Originally posted by DennisCA View Post
                I would have liked some for doing work on machine sliding surfaces. But they are hella expensive. I first came across them in a Gotteswinter video, which linked to the Robin Renzeti video that showed the how/why of the stones.
                That's the thing of it.. the social media thing.. there's about 5 guys on youtube championing these things, they all know eachother, and it all comes ultimately from one guy saying you gotta have them.

                I don't have a dog in the fight.. I do nothing that could even theoretically necessitate a precision ground stone. They do seem like a recent phenomena .. how much high class work has been done without them for 100+ years? But I'm no historian..

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                • #9
                  I thought everyone used them on precision surfaces - it not only keeps your surfaces flat but keeps the stones flat,,,

                  every once a year or so I do the bottom of my RT and vise along with mill table, I will also use the stone for flat parts surfaces and stuff, if your using one to sharpen your knives with and stuff then I think you could have saved some money and not bought a precision one...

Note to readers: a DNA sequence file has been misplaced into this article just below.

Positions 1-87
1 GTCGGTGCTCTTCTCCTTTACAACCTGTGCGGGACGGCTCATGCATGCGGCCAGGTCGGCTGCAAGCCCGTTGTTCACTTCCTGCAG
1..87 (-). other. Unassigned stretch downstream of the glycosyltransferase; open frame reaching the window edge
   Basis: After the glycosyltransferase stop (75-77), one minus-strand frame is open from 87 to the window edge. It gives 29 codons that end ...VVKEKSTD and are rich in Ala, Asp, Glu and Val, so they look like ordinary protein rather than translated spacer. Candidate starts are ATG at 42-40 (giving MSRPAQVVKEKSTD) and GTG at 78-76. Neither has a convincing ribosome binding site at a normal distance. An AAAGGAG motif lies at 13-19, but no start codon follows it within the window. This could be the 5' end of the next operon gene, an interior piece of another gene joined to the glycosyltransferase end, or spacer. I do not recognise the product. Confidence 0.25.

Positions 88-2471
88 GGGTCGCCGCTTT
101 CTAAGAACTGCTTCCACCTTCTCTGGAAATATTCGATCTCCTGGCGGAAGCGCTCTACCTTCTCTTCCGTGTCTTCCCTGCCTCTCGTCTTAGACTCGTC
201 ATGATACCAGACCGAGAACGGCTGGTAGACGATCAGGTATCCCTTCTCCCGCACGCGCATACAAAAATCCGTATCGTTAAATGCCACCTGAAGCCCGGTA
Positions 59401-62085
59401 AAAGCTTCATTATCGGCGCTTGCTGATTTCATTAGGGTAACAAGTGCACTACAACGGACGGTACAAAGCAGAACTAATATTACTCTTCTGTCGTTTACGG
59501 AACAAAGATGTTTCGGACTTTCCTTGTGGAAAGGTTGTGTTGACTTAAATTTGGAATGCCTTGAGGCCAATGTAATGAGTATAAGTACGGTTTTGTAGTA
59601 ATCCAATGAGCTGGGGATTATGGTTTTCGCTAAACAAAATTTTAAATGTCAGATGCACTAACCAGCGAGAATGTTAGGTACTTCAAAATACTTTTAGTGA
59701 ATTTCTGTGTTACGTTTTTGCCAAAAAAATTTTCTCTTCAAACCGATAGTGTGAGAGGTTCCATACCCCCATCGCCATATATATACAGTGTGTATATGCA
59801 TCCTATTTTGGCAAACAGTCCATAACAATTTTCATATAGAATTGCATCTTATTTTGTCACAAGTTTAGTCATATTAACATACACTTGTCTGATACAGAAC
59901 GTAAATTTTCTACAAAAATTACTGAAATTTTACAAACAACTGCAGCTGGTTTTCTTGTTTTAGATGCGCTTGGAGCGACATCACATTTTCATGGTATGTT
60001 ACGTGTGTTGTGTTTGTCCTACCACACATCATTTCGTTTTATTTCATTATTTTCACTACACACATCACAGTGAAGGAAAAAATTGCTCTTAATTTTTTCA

We all try to catch debris on our tables and vises and stuff before tightening them down but it's not an exact science - once in awhile something gets in there, then you leave a raised spot on the table and the vise to be transferred around to other parts of your table and equipment - precision stoning removes this possibility - every time I do it I will catch a flaw or two and mow them down... it's a good thing
                  A.K. Boomer
                  Senior Member
                  Last edited by A.K. Boomer; 03-05-2019, 03:44 PM.

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                  • #10
                    I have three identical cheap stones which I use to finish milled surfaces.

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                    • #11
                      Seems to me they could be shop-made by lapping using the 3 plate method. If you had 3 stones and some course and finer grades of diamond dust. I think you could make them fairly quickly. Inspection would be the done with a gem tipped indicator.

                      I have several El-Cheapo stones laying about that I may try to lap in some-day. I just don't know what the actual grits are on the stones from PI.

                      Best Regards,
                      Bob

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                      • #12
                        Originally posted by softtail View Post
                        That's the thing of it.. the social media thing.. there's about 5 guys on youtube championing these things, they all know eachother, and it all comes ultimately from one guy saying you gotta have them.